Review : Afterworlds

afterworldsTitle : Afterworlds
Author : Scott Westerfeld
Published : September 23rd 2014

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Darcy Patel has put college and everything else on hold to publish her teen novel, Afterworlds. Arriving in New York with no apartment or friends she wonders whether she’s made the right decision until she falls in with a crowd of other seasoned and fledgling writers who take her under their wings…Told in alternating chapters is Darcy’s novel, a suspenseful thriller about Lizzie, a teen who slips into the ‘Afterworld’ to survive a terrorist attack. But the Afterworld is a place between the living and the dead and as Lizzie drifts between our world and that of the Afterworld, she discovers that many unsolved – and terrifying – stories need to be reconciled. And when a new threat resurfaces, Lizzie learns her special gifts may not be enough to protect those she loves and cares about most.

Rating : rating4cookiesThe right balance between dark and fluffy

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There is something about us book-lovers and our attraction to books about books. We love stories in which the protagonist is always talking about books, we love books that are self-aware, and Afterworlds is giving us a big bite of that cake.

We meet Darcy Patel, aspiring-author, and see her struggles before her first book is released, at the same time that we meet Darcy’s protagonist (our protagonist’s protagonist, so meta !) and read the story that threw Darcy into the world of publishing.

Book-ception ?

I honestly loved the two stories, the two points of view, the two characters, even if this kind of structure always leaves me a little bit frustrated : it’s the fact that I have to swap stories every chapter, and once I start to be into it, I have to change all over again. I asked myself if it wouldn’t be better to read Darcy’s story first before starting on Lizzie’s but, truth is, the two stories are somewhat connected. What happens to Darcy influences the story she’s writing (well, editing) : she learns the word “bungalow” and it appears in Lizzie’s next chapter ; she finally writes an ending for her book, and we get the last four chapters she chose. And not to forget the fact that, for both of them, it’s kind of a coming-of-age story : Darcy has to learn to be an independant adult, and Lizzie is learning how to live with her new abilities. So, even though the stories and their paths are different, you can always see similarities, and it’s not difficult to believe that Darcy wrote Afterworlds, since it seems that so much of her has leaked into the pages.

You forget the whole thing is actually Scott Westerfeld’s work.

And that’s another thing I absolutely loved : the book talk ! Darcy talks a lot about her difficulties in polishing her novel, we see her thought-process, we see her make the decisions that will shape the other story we’ve been given. There’s talk about character arcs, cultural appropriation, plot lines. I wouldn’t be able to explain what is so fascinating when it comes to books about books, but there’s something so thrilling about all the meta talk. You can even glimpse little bits about fandom culture and fan fictions. (Also, I feel like I need to mention it somewhere, but that little reference to Les Misérables in Lizzie’s story just about killed me. I was absolutely losing my shit ! I kept thinking “Scott Westerfeld watched Les Mis and he liked it enough to mention it in his book !!”)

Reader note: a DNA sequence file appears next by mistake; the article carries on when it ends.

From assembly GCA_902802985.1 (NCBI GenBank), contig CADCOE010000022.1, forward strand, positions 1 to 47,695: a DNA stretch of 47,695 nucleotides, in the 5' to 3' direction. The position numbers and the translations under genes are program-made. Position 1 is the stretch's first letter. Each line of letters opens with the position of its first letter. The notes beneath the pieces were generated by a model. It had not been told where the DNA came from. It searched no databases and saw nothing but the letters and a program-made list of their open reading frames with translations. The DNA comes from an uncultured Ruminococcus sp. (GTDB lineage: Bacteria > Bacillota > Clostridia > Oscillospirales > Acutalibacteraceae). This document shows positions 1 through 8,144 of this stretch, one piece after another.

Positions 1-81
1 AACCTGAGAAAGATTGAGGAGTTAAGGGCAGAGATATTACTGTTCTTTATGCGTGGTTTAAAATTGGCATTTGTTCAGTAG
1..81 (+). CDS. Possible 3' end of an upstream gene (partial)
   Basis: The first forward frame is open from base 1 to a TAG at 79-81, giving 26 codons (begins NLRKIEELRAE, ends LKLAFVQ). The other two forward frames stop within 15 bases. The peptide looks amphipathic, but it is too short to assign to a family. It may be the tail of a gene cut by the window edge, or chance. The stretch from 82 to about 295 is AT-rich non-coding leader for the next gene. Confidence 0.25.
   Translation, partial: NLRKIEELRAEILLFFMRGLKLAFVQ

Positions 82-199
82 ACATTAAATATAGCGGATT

The irony that all of it was written by a middle-aged white man doesn’t escape me

This books is really a little bit of everything you could want : awesome female characters, I would even say awesome queer female characters of color (I really wasn’t expecting this much Mr Westerfeld, so thank you a lot for that !), romance (and I know I vented a lot about insta-love and how much romance in YA sucks, but guess what, I was totally sold from the beginning, both for Lizzie and Darcy), supernatural elements (the kind of amazing but really scary shit that will give you nightmares), fantastic relationships (Lizzie and her mom, Darcy and her sister, Lizzie and Jamie, Darcy and her friends). And Darcy’s story was really good. That’s the problem when you like magic and sci-fi, you come to a point where, sometimes, regular stories are a bit boring to you (although the reverse is possible too, you’ve been around fantasy and sci-fi for so long that everything looks and sounds the same), and it wasn’t the case. I wouldn’t be able to say which story I liked most, it was a bit of a constant back-and-forth.

More !

The thing that’s bugging me now is that the book has no sequel planned (yet !). I tend to be a little reluctant nowadays when it comes to starting a new series of books, although it all depends on the book itself, but right now, I could do with a sequel. I want to know about Lizzie and Yamaraj, I want to know what Darcy is going to do now that her lease is up, is she really going to go to college, and if so, I want to see what happens to her there, I want to see Jamie’s reactions to Lizzie’s revelation. So many things left unsaid ! For once, one book is really not enough !

Anyway, Afterworlds is an amazing read, and should be recommended to any YA fans out there. It was the first book I’ve read by Scott Westerfeld, but I think I understand a little bit now the success of the Uglies series.

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